The Illusionist (2006)
Directed by: Neil Burger Rated: PG-13 Runtime: 1 hr 50 mins
Studio: Bull’s Eye Entertainment, Bob Yari Productions Screenwriter: Neil Burger
Adapted from: Short story “Eisenheim the Illusionist” by Steven Millhauser
Cast: Edward Norton, Paul Giamatti, Jessica Biel
The Illusionist is a film based on a short story in which the screenwriter takes liberties to make the story more robust for the big screen. Meshing the art of illusions with the tired trope of forbidden love and abusive relationships. Those familiar with European history will note a parallel to this story and the events leading to the start of WW1.
Childhood friends Eisenheim (Norton) and Sophie (Biel) are separated by their class differences only to meet again as adults. How serendipitous. He is now an illusionist who pulls in crowds, and she is a Dutches set to marry Crowned Prince Leopold (Rufus Sewell). The Prince is a limply developed character who is allegedly a woman beater and murderer. His stance and arrogance are a facade that fools no viewer. Sewell does a good job of making the audience want to rip off his absurd mustache, all things what they are.
Inspector Uhl (Giamatti) is in charge of the authorities and works for Prince Leopold on the side. The Prince often has Uhl remove those who speak out against him or challenge his power, as the Prince neurotically believes as Eisenheim’s goal. Giamatti is a supporting actor in this film and is the most passible for a “normal” person. His role is the glue that ultimately ties all of the four main characters together.
Duchess Sophie Von Teschen (Biel) is the rope in the tug-of-war game that inadvertently ensues between Prince Leopold and Eisenheim. Biel’s performance is like everything else she’s done, nothing to write home about. She’s a static filler to move the plot along. A plot device added by director and screenwriter Neil Burger from the original short story this movie is adapted from. Any other actress could have been thrown in, any, and it wouldn’t have made a difference in this film’s case. It’s the script. It’s dry yet smooth. If the story had been more robust, Biel’s portrayal of Sophie would stick out like a nail in a tire. The notion that she still pines for her lost childhood love is absurd. The actress that portrays her younger self invoked more emotion!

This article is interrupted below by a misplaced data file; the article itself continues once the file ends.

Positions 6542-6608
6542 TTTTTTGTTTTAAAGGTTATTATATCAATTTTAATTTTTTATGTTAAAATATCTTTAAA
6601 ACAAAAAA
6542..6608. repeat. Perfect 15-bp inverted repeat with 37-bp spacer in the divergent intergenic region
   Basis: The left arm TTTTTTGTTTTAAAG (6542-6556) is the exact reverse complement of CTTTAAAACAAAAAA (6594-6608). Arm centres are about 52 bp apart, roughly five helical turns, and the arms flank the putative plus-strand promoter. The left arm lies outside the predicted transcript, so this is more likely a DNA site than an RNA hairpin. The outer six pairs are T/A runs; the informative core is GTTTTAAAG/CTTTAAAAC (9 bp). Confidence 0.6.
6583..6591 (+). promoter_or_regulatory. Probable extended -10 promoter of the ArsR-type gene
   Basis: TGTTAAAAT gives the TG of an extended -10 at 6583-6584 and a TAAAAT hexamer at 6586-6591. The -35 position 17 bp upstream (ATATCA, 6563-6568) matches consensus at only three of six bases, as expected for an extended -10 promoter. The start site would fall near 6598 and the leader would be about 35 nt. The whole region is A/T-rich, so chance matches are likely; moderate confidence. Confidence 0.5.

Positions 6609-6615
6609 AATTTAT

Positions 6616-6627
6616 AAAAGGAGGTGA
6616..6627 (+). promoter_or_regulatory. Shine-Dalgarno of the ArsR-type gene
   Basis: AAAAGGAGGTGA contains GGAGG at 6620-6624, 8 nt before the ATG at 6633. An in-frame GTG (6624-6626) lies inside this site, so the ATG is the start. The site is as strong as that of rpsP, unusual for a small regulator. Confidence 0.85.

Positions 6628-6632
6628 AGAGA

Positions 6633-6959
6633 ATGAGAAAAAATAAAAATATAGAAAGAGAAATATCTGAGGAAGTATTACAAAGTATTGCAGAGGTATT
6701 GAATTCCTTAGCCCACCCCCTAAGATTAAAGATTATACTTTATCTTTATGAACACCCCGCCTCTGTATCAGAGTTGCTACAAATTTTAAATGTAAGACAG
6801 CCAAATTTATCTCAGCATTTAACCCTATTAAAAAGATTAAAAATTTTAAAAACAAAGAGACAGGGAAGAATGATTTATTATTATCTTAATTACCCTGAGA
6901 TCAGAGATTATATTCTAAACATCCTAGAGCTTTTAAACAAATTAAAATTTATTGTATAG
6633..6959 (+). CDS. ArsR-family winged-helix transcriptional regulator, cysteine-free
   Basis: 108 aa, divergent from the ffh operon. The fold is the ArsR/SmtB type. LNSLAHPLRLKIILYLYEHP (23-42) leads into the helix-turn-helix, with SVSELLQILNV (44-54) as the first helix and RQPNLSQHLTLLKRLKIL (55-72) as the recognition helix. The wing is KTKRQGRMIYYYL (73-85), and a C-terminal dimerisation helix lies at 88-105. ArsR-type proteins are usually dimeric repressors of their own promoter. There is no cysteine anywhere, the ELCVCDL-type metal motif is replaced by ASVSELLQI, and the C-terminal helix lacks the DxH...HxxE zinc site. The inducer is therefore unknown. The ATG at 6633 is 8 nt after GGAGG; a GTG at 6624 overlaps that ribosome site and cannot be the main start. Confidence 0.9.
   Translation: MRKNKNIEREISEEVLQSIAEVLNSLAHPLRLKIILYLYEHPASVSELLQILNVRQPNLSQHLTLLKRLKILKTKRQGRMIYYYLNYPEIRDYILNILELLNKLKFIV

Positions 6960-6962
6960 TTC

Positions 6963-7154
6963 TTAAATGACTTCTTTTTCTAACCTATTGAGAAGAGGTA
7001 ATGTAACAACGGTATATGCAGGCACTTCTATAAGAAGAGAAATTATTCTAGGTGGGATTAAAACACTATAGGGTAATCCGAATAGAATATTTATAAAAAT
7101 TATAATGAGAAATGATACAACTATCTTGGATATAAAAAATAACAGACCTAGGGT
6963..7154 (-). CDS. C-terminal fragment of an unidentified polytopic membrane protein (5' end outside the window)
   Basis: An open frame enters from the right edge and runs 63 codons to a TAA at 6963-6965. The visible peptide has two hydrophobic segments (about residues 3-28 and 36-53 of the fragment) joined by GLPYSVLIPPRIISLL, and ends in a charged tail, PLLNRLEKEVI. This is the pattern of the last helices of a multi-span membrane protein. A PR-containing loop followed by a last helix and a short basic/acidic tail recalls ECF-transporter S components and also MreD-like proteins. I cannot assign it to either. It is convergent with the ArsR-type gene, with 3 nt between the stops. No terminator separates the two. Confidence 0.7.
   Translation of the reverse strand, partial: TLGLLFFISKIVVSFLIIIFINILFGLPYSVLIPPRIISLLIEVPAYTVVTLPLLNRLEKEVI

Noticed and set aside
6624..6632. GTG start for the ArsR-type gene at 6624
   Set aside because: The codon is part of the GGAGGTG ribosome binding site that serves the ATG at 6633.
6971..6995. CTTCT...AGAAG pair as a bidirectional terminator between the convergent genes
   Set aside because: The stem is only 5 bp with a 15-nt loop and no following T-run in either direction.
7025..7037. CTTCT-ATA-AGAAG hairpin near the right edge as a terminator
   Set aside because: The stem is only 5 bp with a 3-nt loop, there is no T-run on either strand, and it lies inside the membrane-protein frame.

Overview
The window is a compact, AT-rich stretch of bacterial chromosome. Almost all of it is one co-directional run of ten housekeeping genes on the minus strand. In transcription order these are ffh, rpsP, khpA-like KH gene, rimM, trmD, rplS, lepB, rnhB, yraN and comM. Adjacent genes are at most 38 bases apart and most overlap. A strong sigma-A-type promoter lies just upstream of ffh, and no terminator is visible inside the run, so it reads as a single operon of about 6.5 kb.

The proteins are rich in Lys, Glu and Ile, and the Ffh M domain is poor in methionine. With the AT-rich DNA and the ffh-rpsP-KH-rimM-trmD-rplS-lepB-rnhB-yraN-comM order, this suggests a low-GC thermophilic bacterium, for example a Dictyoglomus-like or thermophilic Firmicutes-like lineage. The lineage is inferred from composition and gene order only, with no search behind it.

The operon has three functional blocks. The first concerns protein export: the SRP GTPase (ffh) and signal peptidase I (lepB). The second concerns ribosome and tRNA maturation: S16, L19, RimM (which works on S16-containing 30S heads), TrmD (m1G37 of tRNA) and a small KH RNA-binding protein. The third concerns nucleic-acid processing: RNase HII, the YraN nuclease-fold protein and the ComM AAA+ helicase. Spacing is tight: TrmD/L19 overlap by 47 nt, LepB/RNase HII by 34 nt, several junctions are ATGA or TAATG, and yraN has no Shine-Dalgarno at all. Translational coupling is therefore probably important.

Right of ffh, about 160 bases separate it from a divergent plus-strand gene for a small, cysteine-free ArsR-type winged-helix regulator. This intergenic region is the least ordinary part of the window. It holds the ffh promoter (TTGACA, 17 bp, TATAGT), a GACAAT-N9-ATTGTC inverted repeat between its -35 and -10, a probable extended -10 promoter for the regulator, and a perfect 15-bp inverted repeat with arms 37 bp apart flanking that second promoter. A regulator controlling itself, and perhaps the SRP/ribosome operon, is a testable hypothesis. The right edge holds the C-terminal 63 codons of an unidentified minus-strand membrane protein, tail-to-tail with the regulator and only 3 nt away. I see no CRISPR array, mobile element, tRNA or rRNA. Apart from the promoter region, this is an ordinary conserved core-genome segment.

Edward Norton is the type of actor who can be dropped into any role, and he makes something out of it. He proves this again as the renowned illusionist, Eisenheim. The character calls for a calm and reserved manner, and that’s precisely what Norton provides. When I said the story was dry, it is, but with Norton’s style as the titular character ruling most of the scenes, it seems purposeful. Allowing the film to move in a way that it’s not overly distracting.
Three main things that grate me about this film are the accents of all the characters, the love story, the viewing.
Actors, by definition, are paid to portray the characters they assume. Why is it such an arduous task to get actors to try for accents of the countries they are set in? Or, cast those with natural ones. Who knew Vinennians sounded so American!
Norton’s Eisenheim conveys more believable emotion towards Biel’s Sophie, and yet it’s still such a stretch to believe them. Since this is the backbone of Burger’s adaptation, it makes this film such a letdown. A few more vastly better-written scenes for these two could have made a huge difference! With a runtime of just under two hours, there is room to expand without making the film feel too long.
This film is from 2006, and I’ve watched plenty of movies before that which show better than this film. Literally, show better. Even the trailer is grainy. This film’s cinematography used sepia tones, blurry corner cropping, and visual vestiges of being filmed in the early 1900s. In 2006 this worked, but fifteen years later, it doesn’t up-convert at all. I own this on BluRay and put it into my 4K player that up-converts everything else, even DVDs, with ease. This movie looked liked crap when I tried to watch it! I opted instead to watch it on Amazon Prime for free. That was a much better viewing experience! Though I despise IMDb’s TV scene cutting skills. There is a time and place to cut and add commercials!
Those three issues aside, watching the story unfold and the illusions that Eisenheim has crafted to astound and beguile his audiences is well prepared and displayed. You will have yourself asking how does he do it? Any of it. For being set in the 1900s and pulling off such visual spectacles, one has to appreciate the genius behind the man that creates them. While Eisenheim the Illusionist entertains others think he’s really in tune with the dark arts. Which is true? What is true, and what is an illusion? This is what you should see this movie for. Not the class-crossed love story but for everything else. See it for what Norton’s character brings to Vienna, and Inspector Uhl tries to solve.
If you like mysteries and drama with a now you see me, now you don’t flavor, you will not be disappointed with The Illusionist as an option for your watchlist. Just make sure you’re seeing the movie is not distracted by grainy or discolored displays to interrupt your viewing experience.
—a pen lady